Garden Jobs in July
Jolly July is a month of lazy afternoons in the sunshine pottering around the garden keeping things tip top for maximum enjoyment. Days of deadheading, feeding, weeding and watering will be worthwhile at the end of the day when you can put your feet up and take in the beauty around you.
1. Feed your bedding in containers and hanging baskets. They will be reaching their peak using up all the available nutrients, so weekly feeds are recommended for long lasting flowers.
2. Try layering Clematis shoots to form some new plants for free.
3. Deadhead Roses, except those varieties with showy hips.
4. Trim lavender flowers just as they open and create your own highly scented potpourii indoors.
6. Fed up with watering? Think about planting a border with drought-tolerant plants for next year. They will need watering whilst their roots establish but will cope will harder, hotter summers once they are a year in.
7. Prune summering-flowering shrubs such as Kolkwitzia, Philadelphus, Weigela and Deutzia once the flowers have faded. Cut back all flowering shoots to strong buds, remove any old growth that no longer flowers and feed well after pruning. This will all encourage strong new growth for even better flowers next year.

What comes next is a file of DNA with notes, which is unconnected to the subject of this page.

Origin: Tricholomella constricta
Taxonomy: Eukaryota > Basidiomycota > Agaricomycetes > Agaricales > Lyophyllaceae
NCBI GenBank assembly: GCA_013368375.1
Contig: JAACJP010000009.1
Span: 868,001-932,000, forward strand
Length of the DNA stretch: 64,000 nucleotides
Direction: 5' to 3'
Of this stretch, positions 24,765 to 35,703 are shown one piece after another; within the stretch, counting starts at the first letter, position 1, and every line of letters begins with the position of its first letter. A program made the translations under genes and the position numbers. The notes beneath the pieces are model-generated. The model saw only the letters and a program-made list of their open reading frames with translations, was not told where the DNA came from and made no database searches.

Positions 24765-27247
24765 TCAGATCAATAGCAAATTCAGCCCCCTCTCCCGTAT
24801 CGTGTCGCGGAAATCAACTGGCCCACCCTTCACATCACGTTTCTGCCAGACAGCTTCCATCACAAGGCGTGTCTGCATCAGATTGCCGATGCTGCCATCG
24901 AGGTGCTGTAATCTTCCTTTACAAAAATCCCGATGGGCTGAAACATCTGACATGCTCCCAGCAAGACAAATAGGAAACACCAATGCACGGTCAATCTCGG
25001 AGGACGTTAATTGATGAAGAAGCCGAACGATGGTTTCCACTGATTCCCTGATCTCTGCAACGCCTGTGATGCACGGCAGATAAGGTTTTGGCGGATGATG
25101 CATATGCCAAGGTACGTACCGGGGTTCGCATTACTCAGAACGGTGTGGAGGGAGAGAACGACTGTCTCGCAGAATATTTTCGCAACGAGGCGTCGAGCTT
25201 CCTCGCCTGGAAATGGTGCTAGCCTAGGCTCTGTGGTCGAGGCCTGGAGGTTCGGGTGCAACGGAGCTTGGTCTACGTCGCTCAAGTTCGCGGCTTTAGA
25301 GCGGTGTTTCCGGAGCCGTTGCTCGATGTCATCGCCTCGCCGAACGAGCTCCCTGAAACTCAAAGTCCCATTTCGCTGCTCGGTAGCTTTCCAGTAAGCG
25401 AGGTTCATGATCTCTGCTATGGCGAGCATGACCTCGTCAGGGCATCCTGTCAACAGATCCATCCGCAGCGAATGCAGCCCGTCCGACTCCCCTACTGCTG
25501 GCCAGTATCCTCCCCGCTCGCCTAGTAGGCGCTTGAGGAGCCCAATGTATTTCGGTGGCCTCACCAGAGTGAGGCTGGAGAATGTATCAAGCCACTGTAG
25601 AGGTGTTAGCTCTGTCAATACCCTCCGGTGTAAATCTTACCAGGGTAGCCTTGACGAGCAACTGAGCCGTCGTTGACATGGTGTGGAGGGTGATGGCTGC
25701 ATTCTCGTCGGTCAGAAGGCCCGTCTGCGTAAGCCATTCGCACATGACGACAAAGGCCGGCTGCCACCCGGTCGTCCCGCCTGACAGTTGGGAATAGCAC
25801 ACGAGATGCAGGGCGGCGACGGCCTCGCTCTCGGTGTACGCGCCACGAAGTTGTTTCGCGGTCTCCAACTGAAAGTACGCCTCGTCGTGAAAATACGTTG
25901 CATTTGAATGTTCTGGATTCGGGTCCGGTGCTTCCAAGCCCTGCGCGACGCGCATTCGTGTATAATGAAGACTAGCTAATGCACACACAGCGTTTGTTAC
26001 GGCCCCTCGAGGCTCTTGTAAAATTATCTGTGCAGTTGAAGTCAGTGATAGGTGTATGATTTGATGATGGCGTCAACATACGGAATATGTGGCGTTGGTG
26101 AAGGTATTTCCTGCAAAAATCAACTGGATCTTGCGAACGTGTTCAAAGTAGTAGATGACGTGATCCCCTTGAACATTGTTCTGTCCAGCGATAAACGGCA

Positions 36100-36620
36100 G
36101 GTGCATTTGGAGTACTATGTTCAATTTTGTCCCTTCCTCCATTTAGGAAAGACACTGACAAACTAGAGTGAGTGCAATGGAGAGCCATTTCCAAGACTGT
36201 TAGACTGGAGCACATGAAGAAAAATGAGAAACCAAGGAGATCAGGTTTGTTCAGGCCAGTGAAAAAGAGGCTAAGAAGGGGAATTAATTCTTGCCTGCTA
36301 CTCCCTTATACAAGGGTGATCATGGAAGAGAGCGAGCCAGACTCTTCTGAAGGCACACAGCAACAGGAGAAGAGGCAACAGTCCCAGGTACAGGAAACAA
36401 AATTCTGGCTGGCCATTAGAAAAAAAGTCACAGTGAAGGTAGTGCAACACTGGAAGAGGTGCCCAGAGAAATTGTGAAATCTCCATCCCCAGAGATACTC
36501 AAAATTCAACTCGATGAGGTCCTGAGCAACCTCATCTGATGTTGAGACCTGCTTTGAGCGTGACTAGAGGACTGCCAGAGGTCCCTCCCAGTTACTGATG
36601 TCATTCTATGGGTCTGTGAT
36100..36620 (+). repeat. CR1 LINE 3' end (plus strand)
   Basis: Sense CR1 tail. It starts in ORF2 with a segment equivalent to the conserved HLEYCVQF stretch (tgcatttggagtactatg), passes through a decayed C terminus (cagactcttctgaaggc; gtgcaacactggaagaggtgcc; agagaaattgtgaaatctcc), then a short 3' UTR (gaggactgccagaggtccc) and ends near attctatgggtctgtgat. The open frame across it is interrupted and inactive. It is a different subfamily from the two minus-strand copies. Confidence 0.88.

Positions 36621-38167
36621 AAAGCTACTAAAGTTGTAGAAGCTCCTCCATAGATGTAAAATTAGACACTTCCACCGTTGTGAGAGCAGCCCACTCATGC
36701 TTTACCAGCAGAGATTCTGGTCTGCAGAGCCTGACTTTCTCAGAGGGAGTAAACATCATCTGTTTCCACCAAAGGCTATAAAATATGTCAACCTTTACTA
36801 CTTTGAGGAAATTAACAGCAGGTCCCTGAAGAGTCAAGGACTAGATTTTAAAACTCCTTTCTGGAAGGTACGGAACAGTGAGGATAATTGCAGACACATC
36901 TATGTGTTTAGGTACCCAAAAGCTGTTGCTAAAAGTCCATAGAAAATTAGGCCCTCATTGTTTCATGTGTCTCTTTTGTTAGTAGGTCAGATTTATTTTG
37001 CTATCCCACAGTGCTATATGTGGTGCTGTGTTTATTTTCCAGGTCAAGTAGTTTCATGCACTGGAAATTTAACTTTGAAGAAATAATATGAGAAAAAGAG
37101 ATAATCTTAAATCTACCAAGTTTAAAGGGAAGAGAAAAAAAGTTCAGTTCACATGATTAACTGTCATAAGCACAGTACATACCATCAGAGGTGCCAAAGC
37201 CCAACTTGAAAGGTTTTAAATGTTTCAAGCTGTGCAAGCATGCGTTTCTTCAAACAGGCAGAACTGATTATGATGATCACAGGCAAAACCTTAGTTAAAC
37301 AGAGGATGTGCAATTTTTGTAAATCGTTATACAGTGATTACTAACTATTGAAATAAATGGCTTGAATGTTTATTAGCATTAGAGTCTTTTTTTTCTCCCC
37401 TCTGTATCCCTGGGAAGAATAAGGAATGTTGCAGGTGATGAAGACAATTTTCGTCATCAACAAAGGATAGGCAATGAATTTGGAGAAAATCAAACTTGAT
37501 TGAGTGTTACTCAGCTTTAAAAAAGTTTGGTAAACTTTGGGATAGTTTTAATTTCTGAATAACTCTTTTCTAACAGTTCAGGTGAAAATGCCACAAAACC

8. Be kind to the environment and beat pests the natural way. Leave beer traps for slugs and snails and give nematodes a try to battle a variety of pests. These can be watered on and are not harmful to wildlife.
9. Prevent powdery mildew in dry spells by keeping plants moist at the base. Applying a mulch can help retain moisture in the soil. Plants that suffer the most include Clematis, Asters, Honeysuckle, Phlox and Monarda.
10. Keep your feathery friends happy by regularly topping up birdbaths and keeping them clean.
11. Protect your Dahlias from earwig attacks. Try inserting bamboo canes near your dahlias with an upturned pot filled with straw on the top. Empty any earwigs in the morning and save your precious flowers from being munched!
12. Now is a great time to divide your bearded irises selecting young portions of rhizomes with a fan of leaves, trimming back and replanting.